- 1943 – 1945HDML 1387
- 1945 – 1949FDB 76
- 1949 – 1961SDML 3516
- 1961 – 1968HMS Medusa (A353)
- 1968 – Medusa
March 2010 HMS MEDUSA was launched on 1 March 2010 and is currently afloat at Saxon Wharf, Southampton. To be moved to Gosport to complete the refit. Externally she is about complete except for standing rigging to the mast, crosstrees and gaff. Internally, the accommodation spaces and galley are to be fitted out. Some events have already been booked for the summer season. Source: current owners.
21 October 2010 Rededication of MEDUSA, a ceremony which was held in Portsmouth Naval Base, visited by HRH The Princess Royal, to mark the completion of the vessel's refit. Source: The Medusa Trust, October 2010.
18 April 2011 Vessel is back at sea with the Royal Navy taking part in a fleet exercise with the 1st Patrol Boat squadron comprising ten Archer Class P2000 patrol boats. Source: The Medusa Trust, April 2011.
April 2012 Vessel selected for Queen’s Diamond Jubilee Pageant on 3 June 2012. Source: National Historic Ships UK.
July 2012 HMS MEDUSA was one of three winners of a £3,000 Haven Academy Award on 26 June, at a ceremony in London. The money enabled the boat's five-year restoration project to be complete in time for this year's Thames Pageant. Source: Classic Boat magazine, Aug 2012.
Vessel launched as HMDL 1387.
Took part in practice assault undertaken by American forces at Slapton Sands, Devon.
Served at D-Day as a Navigation Leader marking the approach channels through minefields at Omaha Beach.
Refitted at William Osborne’s Yard, Littlehampton, Sussex and re-designated as Fast Despatch Boat (FDB) 76.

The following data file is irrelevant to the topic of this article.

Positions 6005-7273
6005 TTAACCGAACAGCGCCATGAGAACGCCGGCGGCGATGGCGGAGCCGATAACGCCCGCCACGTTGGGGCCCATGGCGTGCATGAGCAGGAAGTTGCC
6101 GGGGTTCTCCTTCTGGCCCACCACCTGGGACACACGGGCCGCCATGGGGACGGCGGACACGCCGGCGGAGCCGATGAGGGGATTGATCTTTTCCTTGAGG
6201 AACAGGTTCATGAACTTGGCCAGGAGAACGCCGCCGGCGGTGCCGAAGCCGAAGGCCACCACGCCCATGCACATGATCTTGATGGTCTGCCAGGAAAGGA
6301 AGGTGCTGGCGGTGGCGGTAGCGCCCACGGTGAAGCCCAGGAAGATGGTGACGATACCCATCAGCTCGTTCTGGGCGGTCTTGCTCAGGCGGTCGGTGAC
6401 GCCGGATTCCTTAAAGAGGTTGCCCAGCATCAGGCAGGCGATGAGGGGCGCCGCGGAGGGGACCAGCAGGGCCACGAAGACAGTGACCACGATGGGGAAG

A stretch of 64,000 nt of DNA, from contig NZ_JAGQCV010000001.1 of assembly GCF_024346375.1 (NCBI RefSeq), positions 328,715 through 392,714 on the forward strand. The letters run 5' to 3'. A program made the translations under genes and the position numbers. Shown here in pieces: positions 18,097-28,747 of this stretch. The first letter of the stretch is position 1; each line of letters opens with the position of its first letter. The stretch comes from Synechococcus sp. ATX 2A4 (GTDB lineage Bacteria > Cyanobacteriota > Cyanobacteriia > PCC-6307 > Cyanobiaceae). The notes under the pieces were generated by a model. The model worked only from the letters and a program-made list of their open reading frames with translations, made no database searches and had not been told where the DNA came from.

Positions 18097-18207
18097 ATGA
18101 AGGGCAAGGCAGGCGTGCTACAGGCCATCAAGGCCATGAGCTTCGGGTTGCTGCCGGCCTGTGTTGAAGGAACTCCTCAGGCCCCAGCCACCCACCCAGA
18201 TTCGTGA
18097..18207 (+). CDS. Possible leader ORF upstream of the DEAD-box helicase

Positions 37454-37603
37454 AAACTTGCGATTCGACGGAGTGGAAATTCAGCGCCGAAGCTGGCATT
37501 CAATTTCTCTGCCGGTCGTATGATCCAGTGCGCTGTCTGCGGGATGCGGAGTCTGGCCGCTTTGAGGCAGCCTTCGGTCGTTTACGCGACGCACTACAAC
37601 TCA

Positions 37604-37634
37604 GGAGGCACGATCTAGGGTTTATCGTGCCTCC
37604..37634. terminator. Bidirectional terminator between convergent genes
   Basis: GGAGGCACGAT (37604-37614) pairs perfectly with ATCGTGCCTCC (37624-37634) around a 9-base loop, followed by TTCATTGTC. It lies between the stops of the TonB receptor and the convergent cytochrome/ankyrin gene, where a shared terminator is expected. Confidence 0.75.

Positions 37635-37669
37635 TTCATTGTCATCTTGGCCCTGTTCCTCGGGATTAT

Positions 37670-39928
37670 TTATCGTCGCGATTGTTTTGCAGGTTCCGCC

Became a training ship at Cardiff University Naval Division.
Transferred to Severn Division RNVR Unit.
Moved to London Division RNVR Unit and redesignated as Seaward Defence Motor Launch (SDML) 3516.
Operated as a hydrographic survey vessel.
Re-named HMS MEDUSA.
Paid off for disposal at Devonport, but her last day in service was marred by a fire in the forward accommodation, causing considerable damage.
Sold by the Royal Navy and moved to Portland for use as a private motor yacht.
Underwent major restoration involving extensive repairs to the hull and rebuilding the superstructure.
Handed over to Gosport Borough Council for the Coastal Forces Museum and moved to Portsmouth.
Present at the D Day 50th anniversary celebrations, visiting both Omaha and Juno beaches.
Became training tender to the Southampton Unit of the Maritime Volunteer Service.
Participated in the Fleet Review to mark the 200th anniversary of the Battle of Trafalgar.
The Medusa Trust awarded almost £1 million by the Heritage Lottery Fund to fund a major refit to extend her operational life by 60 years.
Undergoing refit ashore at Hythe, Southampton Water being worked on by the Maritime Workshop and volunteers from the Medusa Support Group.
October: rededication ceremony, attended by The Princess Royal, to recognise the completion of the vessel’s refit.
April: back at sea with the Royal Navy taking part in a fleet exercise with the 1st Patrol Boat squadron comprising ten Archer Class P2000 patrol boats.
- 1986 Warship World MEDUSA - the last HDML
- 1993 HDML 1387 Medusa, 5th Edition - Mike Boyce
- 1998 Survivors Register - World Ship Society British Armed Forces Small Craft Historical Society
- 2010 Classic Boat HMS Medusa restored and refloated
- 2012 Classic Boat RKJ awards restoration of HMS Medusa
- 2012 Classic Boat London - RKJ awards restoration of HMS MEDUSA
a vessel whose plank fastenings are of copper rather than iron